Several of Agatha Christie’s novels and stories include forged passports, wills, or other important documents. In the interest of not giving away spoilers, I’ll just mention one: Hallowe’en Party. In that novel, Joyce Reynolds is murdered at a Hallowe’en party. Just hours earlier, she bragged about having seen a murder, so it doesn’t take much detection to guess that Joyce was killed to prevent her saying anything more about that murder. Detective novelist Ariadne Oliver is in the area, staying with a friend. She’s terribly upset about Joyce’s murder, and asks Hercule Poirot to find out who is responsible. He starts by accepting the fact that Joyce might have seen a murder and tries to find out which murder she would have seen. It turns out the history of the town plays a major role in this case. So does a case of forgery.
Patricia Highsmith’s Ripley Under Ground sees her anti-hero, Tom Ripley, settled in a country home in France, with his wife, Heloise. He and his friends, Jeff Constant, Ed Banbury and Bernard Tufts, manage a very successful ‘enterprise.’ They’ve convinced a Bond Street gallery, the Buckmaster Gallery, to handle the work of Philip Derwatt. The painter himself was relatively unknown during his life and died a few years ago. But his work lives on through forgery. Tufts does the actual painting, and the others create flyers and other material to keep the work in the public eye. All goes very well until an American art enthusiast named Thomas Murchison visits the Buckmaster, wanting to see Derwatt’s work. He notices a few subtle but real differences between genuine Derwatt’s he’s seen, and the work the Buckmaster carries. The forgery team finds this out, and they decide that Ripley will go to London, pretend to be Derwatt, and convince Murchison that all of the work is genuine. The ruse doesn’t end up being successful, and now, Ripley has a major problem on his hand. He solves the ‘Murchison problem’ in his own way, only to find he has even bigger problems…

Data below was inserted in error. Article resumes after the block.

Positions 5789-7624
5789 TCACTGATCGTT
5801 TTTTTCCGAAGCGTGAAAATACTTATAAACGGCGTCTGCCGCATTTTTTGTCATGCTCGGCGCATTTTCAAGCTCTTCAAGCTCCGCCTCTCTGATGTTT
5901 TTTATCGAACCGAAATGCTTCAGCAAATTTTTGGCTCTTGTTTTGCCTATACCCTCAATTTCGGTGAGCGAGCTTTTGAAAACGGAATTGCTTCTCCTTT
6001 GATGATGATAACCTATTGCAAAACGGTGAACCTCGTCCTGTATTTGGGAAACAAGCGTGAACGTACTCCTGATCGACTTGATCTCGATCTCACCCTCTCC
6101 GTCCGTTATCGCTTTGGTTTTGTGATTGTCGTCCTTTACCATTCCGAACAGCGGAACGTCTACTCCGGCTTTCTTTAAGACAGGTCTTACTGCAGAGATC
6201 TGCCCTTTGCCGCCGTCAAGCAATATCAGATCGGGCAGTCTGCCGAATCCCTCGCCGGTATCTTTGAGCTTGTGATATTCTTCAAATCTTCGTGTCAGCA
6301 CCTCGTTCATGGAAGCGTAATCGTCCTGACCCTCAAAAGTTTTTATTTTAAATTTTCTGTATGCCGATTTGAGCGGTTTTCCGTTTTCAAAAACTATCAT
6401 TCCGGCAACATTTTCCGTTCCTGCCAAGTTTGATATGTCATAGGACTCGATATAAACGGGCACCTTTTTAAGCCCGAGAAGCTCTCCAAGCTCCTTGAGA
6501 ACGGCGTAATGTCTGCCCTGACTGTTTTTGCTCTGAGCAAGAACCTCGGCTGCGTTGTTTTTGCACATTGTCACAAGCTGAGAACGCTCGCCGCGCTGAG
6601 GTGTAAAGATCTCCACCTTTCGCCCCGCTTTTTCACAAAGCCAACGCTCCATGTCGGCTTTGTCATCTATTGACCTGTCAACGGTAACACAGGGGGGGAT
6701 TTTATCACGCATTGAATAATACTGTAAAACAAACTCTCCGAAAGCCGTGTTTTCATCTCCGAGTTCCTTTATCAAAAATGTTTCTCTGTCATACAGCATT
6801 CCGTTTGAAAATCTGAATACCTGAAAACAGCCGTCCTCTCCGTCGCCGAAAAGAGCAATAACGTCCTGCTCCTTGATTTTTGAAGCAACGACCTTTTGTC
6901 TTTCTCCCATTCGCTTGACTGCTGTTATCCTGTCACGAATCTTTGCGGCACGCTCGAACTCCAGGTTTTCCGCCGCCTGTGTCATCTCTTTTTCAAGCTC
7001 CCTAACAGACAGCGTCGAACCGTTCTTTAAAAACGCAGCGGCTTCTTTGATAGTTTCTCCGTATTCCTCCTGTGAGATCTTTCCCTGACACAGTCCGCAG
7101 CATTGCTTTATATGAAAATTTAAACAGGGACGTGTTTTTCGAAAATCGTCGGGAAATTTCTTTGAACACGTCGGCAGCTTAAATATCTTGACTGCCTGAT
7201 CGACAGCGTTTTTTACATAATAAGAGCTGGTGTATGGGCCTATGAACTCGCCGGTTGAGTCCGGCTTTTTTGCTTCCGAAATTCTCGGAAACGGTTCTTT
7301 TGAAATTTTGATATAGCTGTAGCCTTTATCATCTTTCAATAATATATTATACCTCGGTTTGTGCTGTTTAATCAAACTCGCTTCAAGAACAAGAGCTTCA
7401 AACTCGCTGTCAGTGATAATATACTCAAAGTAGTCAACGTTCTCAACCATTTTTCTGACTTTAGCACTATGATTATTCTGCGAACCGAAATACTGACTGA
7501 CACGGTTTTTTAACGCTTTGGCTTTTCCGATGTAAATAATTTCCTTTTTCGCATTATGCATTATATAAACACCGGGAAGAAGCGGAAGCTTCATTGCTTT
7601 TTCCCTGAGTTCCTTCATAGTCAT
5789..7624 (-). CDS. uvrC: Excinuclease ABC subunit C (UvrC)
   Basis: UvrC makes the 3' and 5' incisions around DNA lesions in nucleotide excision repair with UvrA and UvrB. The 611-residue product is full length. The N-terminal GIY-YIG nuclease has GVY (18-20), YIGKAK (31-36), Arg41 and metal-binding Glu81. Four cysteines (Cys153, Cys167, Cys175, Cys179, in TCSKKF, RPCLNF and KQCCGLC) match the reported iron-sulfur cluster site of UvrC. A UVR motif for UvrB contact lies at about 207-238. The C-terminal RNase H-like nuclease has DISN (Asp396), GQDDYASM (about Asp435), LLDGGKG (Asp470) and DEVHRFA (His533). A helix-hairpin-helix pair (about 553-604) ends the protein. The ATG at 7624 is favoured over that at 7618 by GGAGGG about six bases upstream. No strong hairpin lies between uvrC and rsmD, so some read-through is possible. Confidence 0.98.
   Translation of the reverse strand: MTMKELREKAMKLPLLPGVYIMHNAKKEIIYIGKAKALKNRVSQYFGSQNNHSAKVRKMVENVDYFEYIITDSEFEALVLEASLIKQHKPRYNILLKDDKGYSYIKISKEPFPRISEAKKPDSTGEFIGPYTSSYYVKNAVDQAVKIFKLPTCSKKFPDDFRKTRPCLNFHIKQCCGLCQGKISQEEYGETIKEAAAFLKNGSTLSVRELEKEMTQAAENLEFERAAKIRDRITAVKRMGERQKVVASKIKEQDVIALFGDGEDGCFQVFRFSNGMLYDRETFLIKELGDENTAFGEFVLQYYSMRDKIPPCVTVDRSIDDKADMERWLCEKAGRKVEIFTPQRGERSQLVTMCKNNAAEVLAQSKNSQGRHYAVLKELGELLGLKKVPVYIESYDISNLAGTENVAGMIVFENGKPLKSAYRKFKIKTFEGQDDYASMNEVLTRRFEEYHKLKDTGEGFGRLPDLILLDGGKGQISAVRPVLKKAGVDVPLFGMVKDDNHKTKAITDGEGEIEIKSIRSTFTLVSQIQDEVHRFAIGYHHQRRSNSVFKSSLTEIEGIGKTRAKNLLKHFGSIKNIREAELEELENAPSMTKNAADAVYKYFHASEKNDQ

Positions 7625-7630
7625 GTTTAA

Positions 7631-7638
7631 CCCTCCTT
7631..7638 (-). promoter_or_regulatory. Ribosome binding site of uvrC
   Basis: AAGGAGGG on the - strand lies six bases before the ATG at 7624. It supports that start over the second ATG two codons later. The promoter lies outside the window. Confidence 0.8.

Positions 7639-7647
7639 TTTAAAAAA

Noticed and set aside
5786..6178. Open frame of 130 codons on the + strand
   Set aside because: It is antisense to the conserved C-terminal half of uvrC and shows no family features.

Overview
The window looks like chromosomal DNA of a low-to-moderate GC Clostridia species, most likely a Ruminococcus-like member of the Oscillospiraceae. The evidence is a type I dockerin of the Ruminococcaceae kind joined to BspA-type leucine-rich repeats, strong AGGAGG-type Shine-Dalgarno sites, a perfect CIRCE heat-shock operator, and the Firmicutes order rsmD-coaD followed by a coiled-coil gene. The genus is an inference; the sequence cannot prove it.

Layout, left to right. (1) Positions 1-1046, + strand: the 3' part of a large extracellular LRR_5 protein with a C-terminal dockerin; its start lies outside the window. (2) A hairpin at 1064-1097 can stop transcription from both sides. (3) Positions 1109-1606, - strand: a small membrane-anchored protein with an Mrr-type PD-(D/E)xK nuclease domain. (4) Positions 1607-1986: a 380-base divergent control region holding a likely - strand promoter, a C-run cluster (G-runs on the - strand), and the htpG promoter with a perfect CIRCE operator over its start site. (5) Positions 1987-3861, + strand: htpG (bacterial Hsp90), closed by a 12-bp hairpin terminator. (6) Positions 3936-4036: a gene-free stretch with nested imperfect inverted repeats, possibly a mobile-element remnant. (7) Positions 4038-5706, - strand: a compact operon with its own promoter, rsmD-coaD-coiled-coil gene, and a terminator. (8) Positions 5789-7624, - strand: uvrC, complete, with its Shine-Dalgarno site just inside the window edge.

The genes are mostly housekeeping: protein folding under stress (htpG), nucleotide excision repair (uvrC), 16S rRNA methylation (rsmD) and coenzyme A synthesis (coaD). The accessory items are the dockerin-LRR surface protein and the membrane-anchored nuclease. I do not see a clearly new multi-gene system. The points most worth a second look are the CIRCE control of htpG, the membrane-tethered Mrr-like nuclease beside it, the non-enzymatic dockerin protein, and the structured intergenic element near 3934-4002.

And then there’s Ian Rankin’s Doors Open. In it, wealthy Mike Mackenzie devises a scheme with his friend, Allan Cruikshank, a local gangster called Chib Calloway, and art professor Robert Gissing. The plan is to rob the Scottish National Gallery of some of its masterpieces and replace them with forgeries created by one of Gissing’s students. The group chooses the gallery’s Doors Open day, since the warehouse and other private areas will be open to the public. The theft is carefully planned, and actually goes off on schedule. But the group soon finds out that just stealing valuable artwork is only the beginning of actually benefitting from it…
There are many other books and stories that focus on forgery. It makes sense, too, considering how lucrative it can be, and how much at stake there sometimes is. Forgeries can add tension and suspense to a plot, and sometimes a layer of character development. Which examples have stayed with you?
*NOTE: The title of this post is the title of a song by Dashboard Confessional.